The Cherry Orchard Synopsis
(Anton Chekhov, 1904)
The Cherry Orchard is Anton Chekhov’s last play and one of the most widely performed. It is centred on the fate of the Ranevskaya estate, which is under threat, the context of the play is important – it takes place after the liberation of the serfs in Russia, a time of great social and economic change.
At the beginning of the play, the mistress of the estate, Lubov Ranevskaya returns to the Estate from Paris with some family members and staff. An emotional reunion ensues with the servants and friends of the Estate. Stories are shared of what has been happening; the Cherry Orchard is to be sold off to pay debts, Lubov has lost all her money and the future seems bleak. At least the old, drunken servant Fiers is still alive, just.
Lophakin, a serf who grew up near the estate but who has become rich and successful and is expected to marry Lubov’s adopted daughter, proposes clearing the land and using it for summer homes which can be rented to provide an income. The family can’t face the thought of it, and as the play progresses, time and time again we see past events and the same subjects (marriage proposals, love affairs, teasing one another instead of engaging with Lophakin’s attempts to save the estate, which Lubov treats as simply too bourgeois. She refuses to move forward.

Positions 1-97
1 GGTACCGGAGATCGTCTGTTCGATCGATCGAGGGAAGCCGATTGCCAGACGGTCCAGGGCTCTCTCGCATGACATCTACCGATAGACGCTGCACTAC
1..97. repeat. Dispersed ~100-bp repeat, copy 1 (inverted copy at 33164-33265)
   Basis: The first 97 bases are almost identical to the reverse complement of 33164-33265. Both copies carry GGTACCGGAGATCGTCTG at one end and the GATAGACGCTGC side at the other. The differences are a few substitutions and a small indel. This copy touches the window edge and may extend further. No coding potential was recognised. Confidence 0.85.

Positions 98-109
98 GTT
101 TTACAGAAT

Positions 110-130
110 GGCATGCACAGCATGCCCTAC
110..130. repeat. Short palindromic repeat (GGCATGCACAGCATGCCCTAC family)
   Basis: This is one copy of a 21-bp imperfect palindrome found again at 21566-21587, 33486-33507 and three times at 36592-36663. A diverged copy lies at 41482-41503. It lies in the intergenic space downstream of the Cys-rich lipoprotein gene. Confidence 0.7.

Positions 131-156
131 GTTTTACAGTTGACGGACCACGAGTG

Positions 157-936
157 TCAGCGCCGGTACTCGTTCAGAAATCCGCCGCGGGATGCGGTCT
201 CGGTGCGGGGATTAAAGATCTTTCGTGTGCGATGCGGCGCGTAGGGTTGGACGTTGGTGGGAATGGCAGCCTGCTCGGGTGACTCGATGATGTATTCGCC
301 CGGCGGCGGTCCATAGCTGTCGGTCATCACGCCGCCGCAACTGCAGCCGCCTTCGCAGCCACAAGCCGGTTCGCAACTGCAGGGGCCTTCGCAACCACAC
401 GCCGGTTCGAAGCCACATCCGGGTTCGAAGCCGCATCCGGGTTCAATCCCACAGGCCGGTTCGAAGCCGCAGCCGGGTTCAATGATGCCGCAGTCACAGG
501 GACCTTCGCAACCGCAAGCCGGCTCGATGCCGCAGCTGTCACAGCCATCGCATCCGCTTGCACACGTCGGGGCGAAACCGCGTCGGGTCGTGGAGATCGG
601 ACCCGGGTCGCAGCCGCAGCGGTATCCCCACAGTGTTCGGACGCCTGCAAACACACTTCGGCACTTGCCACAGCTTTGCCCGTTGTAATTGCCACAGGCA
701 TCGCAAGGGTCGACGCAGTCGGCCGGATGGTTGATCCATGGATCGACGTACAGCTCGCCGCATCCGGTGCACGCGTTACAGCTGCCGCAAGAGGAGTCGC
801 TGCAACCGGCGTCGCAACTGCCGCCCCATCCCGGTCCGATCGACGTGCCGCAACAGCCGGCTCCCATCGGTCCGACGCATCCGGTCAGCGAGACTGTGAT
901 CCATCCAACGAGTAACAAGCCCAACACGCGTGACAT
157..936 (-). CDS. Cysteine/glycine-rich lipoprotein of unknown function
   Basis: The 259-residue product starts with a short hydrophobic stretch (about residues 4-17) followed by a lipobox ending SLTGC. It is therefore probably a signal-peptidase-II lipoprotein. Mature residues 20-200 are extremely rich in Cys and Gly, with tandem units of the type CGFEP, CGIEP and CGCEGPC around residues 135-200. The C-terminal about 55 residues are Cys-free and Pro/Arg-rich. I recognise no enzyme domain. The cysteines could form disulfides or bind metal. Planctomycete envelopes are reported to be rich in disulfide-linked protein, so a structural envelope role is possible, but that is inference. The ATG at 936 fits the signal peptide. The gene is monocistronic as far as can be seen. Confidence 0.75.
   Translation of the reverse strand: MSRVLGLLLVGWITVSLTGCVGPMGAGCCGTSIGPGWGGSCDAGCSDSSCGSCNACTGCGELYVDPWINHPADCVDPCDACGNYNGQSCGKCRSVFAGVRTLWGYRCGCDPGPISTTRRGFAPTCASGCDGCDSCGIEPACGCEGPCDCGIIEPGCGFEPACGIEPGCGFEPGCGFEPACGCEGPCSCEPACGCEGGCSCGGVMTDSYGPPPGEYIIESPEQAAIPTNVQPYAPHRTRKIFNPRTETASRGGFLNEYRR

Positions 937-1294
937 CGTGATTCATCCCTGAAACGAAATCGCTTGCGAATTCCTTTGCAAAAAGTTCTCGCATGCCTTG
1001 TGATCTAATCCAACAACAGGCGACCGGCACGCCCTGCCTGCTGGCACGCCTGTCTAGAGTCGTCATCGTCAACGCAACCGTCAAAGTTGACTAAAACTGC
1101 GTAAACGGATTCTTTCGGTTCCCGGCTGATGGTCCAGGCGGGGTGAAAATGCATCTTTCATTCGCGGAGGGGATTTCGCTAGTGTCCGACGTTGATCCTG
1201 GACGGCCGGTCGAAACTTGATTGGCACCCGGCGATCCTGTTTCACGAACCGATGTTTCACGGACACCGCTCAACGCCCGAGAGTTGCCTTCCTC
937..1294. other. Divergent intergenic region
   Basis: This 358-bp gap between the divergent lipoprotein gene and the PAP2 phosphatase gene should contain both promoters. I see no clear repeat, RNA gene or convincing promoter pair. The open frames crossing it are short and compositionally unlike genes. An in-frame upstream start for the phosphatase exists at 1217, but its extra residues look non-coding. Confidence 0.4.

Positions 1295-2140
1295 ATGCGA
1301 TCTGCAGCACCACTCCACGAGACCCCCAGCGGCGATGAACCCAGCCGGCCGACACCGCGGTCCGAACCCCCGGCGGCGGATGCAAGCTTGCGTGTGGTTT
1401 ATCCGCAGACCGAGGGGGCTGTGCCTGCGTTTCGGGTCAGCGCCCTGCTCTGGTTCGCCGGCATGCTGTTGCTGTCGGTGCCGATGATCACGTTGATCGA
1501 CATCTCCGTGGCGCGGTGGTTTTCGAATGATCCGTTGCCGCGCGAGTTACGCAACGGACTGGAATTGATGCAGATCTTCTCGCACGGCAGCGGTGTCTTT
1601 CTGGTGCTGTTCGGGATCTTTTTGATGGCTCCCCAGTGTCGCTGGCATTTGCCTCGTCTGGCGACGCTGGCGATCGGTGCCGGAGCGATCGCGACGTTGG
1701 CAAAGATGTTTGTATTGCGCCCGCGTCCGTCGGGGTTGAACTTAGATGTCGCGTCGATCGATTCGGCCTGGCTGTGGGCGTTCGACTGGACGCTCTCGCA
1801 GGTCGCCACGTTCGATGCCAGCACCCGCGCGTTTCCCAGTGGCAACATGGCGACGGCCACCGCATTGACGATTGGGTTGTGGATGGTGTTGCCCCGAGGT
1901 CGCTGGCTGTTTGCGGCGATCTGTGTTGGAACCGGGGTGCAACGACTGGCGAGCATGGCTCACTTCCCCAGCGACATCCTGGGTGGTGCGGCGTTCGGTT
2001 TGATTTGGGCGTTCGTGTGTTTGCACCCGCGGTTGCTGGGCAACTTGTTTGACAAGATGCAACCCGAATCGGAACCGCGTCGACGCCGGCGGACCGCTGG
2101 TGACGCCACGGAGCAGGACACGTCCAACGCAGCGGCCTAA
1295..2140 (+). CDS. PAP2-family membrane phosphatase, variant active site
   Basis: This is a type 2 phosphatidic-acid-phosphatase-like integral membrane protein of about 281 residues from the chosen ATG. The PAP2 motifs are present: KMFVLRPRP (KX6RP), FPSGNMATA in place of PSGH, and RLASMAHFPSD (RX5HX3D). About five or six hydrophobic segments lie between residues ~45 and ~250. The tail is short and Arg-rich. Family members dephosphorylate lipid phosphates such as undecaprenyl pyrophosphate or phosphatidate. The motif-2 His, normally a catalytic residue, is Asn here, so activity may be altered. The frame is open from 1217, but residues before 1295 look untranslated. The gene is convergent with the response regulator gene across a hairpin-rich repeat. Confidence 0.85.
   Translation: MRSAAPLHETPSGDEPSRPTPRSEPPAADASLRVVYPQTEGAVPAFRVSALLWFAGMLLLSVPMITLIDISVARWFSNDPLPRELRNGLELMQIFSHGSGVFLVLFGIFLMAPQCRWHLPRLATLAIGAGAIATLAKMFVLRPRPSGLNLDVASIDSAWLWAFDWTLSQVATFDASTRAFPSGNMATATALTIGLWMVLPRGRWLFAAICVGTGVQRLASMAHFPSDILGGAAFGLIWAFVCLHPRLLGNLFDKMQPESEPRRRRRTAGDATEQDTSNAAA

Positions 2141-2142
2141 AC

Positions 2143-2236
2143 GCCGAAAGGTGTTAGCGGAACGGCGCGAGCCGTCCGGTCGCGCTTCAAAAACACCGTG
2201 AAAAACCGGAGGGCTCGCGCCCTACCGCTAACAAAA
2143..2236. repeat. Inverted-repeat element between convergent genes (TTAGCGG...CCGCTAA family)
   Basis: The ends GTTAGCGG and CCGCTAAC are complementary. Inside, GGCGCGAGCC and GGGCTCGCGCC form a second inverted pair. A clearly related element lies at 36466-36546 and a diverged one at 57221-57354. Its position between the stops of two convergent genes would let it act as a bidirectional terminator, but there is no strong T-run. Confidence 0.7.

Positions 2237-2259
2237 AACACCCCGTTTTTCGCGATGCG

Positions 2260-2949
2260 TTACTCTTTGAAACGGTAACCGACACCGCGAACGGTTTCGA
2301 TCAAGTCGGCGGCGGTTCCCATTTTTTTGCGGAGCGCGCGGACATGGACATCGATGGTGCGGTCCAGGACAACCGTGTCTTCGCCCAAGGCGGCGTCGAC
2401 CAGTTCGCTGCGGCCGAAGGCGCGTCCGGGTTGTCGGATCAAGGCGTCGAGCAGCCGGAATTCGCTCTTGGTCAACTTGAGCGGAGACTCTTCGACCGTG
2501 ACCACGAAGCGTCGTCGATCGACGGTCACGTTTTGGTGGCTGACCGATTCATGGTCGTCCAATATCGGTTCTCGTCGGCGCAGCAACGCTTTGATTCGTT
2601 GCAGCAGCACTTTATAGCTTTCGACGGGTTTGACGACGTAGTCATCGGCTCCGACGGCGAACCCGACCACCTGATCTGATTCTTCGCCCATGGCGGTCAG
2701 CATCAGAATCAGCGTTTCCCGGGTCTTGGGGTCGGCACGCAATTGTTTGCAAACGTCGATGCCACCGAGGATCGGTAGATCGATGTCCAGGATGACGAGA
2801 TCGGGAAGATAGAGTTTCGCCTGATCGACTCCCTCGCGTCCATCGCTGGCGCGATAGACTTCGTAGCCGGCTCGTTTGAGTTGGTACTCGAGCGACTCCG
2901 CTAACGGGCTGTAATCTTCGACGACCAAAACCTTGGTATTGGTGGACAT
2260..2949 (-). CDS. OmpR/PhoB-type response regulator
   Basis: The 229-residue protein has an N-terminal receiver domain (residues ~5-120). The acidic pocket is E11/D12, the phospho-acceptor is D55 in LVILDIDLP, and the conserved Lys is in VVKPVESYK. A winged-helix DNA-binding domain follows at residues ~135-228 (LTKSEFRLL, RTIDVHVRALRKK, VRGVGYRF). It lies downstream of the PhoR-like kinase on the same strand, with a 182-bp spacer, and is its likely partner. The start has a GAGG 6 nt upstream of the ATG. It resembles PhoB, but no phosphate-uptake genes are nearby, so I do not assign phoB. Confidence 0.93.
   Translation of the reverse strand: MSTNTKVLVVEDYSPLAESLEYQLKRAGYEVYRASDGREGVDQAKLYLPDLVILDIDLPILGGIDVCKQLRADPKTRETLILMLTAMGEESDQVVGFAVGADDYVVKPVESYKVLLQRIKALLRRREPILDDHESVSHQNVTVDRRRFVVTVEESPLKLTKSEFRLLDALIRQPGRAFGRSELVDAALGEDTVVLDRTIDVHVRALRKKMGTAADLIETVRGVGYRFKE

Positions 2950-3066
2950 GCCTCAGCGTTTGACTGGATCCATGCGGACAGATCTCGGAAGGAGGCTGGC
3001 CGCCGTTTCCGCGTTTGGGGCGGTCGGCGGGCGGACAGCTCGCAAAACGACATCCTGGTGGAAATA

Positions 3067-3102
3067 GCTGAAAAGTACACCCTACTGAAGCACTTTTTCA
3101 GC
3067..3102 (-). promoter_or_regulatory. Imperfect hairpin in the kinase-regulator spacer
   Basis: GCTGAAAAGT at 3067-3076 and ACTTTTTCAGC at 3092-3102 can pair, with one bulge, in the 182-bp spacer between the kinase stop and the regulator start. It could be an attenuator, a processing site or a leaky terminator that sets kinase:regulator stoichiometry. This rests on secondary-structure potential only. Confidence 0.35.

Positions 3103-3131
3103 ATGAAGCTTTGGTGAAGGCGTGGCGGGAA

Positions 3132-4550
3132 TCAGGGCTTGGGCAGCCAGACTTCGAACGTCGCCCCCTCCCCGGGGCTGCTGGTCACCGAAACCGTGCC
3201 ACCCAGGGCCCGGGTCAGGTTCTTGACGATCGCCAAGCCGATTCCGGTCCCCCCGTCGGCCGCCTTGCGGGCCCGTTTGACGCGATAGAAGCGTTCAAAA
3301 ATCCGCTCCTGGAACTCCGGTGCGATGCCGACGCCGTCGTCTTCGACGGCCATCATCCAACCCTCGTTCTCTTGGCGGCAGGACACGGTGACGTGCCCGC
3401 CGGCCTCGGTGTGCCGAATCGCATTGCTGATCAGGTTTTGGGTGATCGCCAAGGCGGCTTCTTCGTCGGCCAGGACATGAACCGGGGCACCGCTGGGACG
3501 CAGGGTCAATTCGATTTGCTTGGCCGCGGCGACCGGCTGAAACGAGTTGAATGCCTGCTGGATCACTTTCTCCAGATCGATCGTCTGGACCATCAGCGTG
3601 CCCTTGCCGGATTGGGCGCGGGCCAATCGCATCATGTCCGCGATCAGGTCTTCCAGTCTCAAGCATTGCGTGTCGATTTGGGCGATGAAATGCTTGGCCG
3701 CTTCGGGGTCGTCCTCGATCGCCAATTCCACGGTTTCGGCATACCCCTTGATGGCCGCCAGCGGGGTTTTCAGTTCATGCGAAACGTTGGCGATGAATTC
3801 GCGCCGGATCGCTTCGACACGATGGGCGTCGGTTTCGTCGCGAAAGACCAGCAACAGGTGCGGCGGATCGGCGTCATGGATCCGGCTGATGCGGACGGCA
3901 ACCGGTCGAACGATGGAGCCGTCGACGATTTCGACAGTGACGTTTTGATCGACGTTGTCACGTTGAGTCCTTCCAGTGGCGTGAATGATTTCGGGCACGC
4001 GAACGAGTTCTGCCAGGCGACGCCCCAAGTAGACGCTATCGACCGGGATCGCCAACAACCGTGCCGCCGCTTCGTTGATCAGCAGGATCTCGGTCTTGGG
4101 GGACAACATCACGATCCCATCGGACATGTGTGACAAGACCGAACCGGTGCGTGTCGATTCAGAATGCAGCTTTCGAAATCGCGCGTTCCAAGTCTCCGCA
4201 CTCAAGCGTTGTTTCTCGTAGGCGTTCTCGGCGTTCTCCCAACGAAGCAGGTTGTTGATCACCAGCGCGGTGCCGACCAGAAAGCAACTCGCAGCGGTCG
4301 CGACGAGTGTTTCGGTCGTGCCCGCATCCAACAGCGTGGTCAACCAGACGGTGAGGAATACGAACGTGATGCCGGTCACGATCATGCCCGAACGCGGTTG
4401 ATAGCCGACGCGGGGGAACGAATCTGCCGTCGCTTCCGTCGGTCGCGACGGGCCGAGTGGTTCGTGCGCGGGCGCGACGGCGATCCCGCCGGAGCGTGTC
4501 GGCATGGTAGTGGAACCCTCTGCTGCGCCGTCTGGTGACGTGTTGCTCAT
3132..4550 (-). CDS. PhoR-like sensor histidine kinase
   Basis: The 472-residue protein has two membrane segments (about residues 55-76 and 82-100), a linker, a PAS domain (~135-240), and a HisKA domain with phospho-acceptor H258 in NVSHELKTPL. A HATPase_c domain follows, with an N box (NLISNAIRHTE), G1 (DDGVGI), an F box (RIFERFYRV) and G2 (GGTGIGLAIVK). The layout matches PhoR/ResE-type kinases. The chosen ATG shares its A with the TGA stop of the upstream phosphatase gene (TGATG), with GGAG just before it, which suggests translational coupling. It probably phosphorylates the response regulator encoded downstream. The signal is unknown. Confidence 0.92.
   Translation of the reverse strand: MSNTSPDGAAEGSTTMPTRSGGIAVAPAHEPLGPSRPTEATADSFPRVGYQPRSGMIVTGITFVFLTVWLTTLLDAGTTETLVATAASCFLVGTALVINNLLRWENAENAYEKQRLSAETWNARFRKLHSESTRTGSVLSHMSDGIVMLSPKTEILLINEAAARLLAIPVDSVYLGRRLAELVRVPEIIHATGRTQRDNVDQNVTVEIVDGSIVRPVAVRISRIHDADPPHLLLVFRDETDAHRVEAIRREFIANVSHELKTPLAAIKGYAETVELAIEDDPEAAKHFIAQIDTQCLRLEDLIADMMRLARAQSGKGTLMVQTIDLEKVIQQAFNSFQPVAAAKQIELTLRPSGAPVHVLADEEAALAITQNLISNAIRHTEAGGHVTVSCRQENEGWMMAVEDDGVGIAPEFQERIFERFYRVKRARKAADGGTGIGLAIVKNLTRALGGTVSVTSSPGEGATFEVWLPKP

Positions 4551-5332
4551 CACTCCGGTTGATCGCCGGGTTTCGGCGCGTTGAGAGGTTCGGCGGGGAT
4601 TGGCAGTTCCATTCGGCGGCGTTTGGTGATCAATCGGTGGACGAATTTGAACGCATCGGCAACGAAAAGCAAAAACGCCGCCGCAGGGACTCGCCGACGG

Lubov’s daughter is in love with Trofimov, ‘the eternal student’ who was once tutor to Lubov’s son who we learn has passed away. He presents a more socialist view – through him we get an alternative view of the Ranevskaya estate – one of injustice.
In the third act of the play, it is the day of the auction and the problem of what to do about the Estate has not been resolved and so Lubov decides to… have a party. They all wait to hear what is to become of the Orchard, and when the truth is revealed, it has been purchased by Lophakin, the one-time serf who tried to get the aristocrats to listen to his plans.
In the final act, the family must leave the Estate. Lophakin offers champagne – his time has come, while the family are devastated. He no longer intends to marry Lubov’s adopted daughter, and as one last symbol of the passing away of the old world, the old servant Fiers wanders drunkenly onto the scene, forgotten, and lies down.
The play is packed with poignant symbolism; the death of one world and the birth of another, the refusal of the past (represented by the aristocrats) to move forward and acknowledge the future (represented by Lophakin) and its ultimate destruction as a result. The themes of independence, power and social change are all very strong. There is also a lot of humour and plenty of irony throughout the play and it is this mixture of tragedy, comedy and social commentary that makes the play so successful.
Cherry Orchard Character List
Leonid Andreieveitch Gayev
Yermolai Alexeievitch Lopakhin
Madame Lyubov Andreievna Ranevskaya
Boris Borisovich Simeonov-Pishchik